Norman Burt Sherry
- Bats Right, Throws Right
- Height 5' 11", Weight 181 lb.
- High School Fairfax High School (Los Angeles)
- Debut April 12, 1959
- Final Game September 26, 1963
- Born July 16, 1931 in New York, NY USA
Norm Sherry, brother and sometimes battery mate of pitcher Larry Sherry, was a catcher in the major leagues from 1959 to 1963, and managed the California Angels for two years in the 1970s. He also was a coach for the Angels for three years. Another brother, George Sherry, was a pitcher in the Pittsburgh Pirates chain in 1951.
Sherry was signed in 1950 and spent some of 1951 and 1954-1955 with the Fort Worth Cats. He missed the 1952 and 1953 seasons due to military service. From 1965 through 1976, when he wasn't at the major league level as a manager or coach, he was doing the same at the minor league level for the California Angels or Los Angeles Dodgers. After that, he was a coach with the Montreal Expos, and Gary Carter's biography at the Hall of Fame website gives Sherry credit for helping Carter become a good defensive catcher. Sherry was also a New York Yankees scout in 1968.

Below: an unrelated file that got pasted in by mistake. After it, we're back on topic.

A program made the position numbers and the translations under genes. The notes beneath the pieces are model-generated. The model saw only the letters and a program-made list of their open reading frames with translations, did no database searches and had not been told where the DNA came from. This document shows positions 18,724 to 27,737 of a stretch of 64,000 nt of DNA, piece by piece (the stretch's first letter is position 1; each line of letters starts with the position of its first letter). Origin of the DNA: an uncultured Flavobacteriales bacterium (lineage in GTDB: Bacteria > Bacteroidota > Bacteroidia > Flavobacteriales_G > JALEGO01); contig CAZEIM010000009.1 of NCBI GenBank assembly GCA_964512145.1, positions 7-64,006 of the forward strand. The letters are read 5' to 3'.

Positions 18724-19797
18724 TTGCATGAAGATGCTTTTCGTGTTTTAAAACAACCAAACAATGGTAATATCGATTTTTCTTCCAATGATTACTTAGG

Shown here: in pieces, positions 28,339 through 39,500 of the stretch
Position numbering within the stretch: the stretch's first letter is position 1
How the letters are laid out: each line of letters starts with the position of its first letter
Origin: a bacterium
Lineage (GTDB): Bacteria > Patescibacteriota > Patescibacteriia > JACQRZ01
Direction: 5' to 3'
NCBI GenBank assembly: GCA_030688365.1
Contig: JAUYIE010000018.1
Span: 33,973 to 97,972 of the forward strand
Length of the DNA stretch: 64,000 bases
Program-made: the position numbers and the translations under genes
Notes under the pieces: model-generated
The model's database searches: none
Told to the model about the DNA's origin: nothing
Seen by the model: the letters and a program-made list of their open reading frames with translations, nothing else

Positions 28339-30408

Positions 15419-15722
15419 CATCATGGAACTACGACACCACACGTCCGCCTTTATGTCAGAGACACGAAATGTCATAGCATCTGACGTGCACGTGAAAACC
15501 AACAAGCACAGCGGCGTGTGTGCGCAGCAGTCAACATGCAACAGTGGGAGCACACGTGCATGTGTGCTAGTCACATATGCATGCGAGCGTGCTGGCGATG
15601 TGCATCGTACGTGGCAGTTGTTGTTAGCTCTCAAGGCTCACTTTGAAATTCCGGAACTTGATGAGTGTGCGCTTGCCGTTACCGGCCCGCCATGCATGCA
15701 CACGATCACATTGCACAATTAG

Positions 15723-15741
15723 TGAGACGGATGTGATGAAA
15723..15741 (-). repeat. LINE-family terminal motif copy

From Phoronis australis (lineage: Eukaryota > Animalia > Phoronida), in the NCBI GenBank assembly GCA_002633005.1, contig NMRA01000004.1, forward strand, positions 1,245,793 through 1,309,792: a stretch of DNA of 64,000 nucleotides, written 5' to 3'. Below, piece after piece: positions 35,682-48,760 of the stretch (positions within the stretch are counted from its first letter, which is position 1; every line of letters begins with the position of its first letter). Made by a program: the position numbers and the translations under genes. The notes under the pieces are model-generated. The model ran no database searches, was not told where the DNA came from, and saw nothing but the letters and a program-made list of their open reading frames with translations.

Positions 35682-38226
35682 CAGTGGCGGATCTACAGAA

Sherry is often given credit for suggesting to Sandy Koufax that he throw a little less speedily in order to maximize his control, something that may have led to Koufax's tremendous success from 1962 to 1966.
Sherry's batting averages went steadily down in the five seasons he spent in the majors. After a cup of coffee at .333 with the Dodgers in 1959, he hit .283 and .256 in more at-bats in 1960 and 1961. But in 1962 and especially in 1963, his final season when he was with the new York Mets he dipped under .200 all the way to .136.
With his brother Larry, he was half of a brother battery, although Norm was never the Dodgers' primary catcher. Major League baseball has featured several such fraternal pitcher-catcher tandems over the decades, the most famous of which are probably Wes Ferrell and Rick Ferrell, and Mort Cooper and Walker Cooper.
|California Angels Manager